S'pore scientist finds human gene that rejuvenates, repairs body tissues
AN ELIXIR which promises eternal youth may not be so mythical after all. A Singaporean scientist has discovered that it might just exist - in our bodies.
A gene known as Lin28a, which regulates growth and development in juveniles, but declines in level as people age, was found to grow back hair and repair cartilage, bone, skin and other tissues when re-activated in adult mice.
Tissue repair in the young has always been more active in all creatures but scientists have never fully understood why.
Genome Institute of Singapore researcher Ng Shyh-Chang and his collaborators from the Boston Children's Hospital in the United States had suspected that the gene might play a role but the revelation still startled them.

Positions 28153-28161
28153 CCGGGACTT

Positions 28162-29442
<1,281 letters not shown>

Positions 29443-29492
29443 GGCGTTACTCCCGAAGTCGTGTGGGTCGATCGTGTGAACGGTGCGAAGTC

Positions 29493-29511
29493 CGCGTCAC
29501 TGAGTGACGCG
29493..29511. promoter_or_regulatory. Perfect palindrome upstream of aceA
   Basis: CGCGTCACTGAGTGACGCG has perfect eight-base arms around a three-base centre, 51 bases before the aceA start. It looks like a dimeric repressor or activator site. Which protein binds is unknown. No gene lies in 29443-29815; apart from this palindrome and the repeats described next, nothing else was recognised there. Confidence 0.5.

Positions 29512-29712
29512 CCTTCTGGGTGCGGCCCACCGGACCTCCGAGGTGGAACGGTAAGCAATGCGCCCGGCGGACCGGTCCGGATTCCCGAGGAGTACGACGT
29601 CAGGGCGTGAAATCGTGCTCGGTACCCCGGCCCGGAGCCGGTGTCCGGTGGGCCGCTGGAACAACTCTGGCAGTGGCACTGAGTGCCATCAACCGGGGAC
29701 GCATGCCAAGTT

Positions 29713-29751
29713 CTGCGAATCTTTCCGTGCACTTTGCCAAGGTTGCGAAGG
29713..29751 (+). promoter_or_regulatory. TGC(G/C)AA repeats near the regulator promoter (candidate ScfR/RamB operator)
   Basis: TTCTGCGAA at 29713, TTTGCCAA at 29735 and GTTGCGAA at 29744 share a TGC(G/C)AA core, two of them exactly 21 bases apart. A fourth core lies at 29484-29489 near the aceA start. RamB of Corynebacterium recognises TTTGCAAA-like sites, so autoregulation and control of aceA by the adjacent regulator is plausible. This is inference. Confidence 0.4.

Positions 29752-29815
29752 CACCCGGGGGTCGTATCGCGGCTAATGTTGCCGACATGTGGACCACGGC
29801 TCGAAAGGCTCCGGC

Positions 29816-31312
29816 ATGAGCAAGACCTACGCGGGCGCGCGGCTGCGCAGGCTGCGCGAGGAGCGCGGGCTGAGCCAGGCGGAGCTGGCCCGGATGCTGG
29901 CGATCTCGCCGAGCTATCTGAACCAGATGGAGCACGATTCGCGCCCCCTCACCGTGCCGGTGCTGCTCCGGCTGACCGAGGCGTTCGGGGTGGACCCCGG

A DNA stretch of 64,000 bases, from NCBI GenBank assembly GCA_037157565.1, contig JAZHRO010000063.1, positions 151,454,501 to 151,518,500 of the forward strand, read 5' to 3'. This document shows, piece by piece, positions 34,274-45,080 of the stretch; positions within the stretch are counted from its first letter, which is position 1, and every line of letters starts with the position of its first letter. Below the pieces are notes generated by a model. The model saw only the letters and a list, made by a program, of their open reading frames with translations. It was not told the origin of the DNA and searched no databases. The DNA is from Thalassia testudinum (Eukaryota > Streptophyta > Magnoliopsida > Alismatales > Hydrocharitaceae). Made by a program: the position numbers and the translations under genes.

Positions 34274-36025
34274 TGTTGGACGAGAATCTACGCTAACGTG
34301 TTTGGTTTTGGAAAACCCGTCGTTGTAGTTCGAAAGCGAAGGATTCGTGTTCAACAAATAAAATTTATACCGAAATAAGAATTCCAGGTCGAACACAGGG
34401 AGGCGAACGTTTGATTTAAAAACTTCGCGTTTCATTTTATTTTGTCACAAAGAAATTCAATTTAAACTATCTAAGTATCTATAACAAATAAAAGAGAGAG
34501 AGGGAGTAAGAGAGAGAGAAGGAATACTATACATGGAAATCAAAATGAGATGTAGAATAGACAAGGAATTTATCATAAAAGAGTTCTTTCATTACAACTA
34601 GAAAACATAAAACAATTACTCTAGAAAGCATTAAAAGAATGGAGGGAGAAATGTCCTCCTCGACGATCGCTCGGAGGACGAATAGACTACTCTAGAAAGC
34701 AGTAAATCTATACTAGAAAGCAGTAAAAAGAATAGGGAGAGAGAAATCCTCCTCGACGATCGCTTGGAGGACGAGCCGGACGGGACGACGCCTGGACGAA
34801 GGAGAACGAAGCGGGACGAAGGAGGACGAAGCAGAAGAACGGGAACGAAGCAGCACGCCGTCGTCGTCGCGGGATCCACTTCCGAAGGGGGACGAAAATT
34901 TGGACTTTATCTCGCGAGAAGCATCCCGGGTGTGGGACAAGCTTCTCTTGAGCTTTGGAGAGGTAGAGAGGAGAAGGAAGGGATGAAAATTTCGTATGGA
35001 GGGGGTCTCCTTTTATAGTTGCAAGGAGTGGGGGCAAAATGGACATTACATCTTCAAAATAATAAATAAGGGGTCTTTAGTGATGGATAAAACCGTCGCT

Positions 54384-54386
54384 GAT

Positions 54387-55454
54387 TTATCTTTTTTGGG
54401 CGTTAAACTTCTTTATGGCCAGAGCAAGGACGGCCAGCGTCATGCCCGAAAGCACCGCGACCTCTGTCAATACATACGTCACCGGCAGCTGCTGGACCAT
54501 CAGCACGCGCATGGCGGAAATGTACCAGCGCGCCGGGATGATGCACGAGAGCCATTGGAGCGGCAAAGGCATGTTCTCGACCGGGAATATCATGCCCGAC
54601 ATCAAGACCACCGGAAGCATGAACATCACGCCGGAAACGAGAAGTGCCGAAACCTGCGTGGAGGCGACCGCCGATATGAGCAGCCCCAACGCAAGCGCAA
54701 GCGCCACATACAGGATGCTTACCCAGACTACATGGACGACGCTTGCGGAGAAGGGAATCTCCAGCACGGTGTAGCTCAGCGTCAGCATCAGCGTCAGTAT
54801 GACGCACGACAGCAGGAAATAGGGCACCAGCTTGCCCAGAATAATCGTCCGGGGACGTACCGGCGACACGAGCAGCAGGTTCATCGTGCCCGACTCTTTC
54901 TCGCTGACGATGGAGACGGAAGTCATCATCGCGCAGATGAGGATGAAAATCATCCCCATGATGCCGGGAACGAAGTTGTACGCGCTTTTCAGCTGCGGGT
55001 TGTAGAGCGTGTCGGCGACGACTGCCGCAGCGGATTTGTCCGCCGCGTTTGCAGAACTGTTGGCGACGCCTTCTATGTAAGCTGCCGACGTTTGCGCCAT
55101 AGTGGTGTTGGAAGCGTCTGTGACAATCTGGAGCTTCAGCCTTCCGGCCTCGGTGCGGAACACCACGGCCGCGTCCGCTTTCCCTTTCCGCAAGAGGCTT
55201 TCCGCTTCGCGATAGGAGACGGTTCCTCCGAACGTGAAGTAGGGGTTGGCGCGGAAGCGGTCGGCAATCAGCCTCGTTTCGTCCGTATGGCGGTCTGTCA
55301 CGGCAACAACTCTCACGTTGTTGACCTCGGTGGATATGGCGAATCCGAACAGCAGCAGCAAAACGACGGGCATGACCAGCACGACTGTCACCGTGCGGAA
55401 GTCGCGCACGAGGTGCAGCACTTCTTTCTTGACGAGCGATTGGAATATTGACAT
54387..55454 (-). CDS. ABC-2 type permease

"We were surprised that what was previously believed to be a mundane, cellular 'housekeeping' function would be so important for tissue repair," said the 29-year-old, who conducted the study while pursuing his PhD at Harvard Medical School.
Dr George Daley, the study's senior investigator, said: "It sounds like science fiction but Lin28a could be part of a healing cocktail that gives adults the superior tissue repair seen in juvenile animals."
The team's findings were published in the leading scientific journal Cell on Thursday.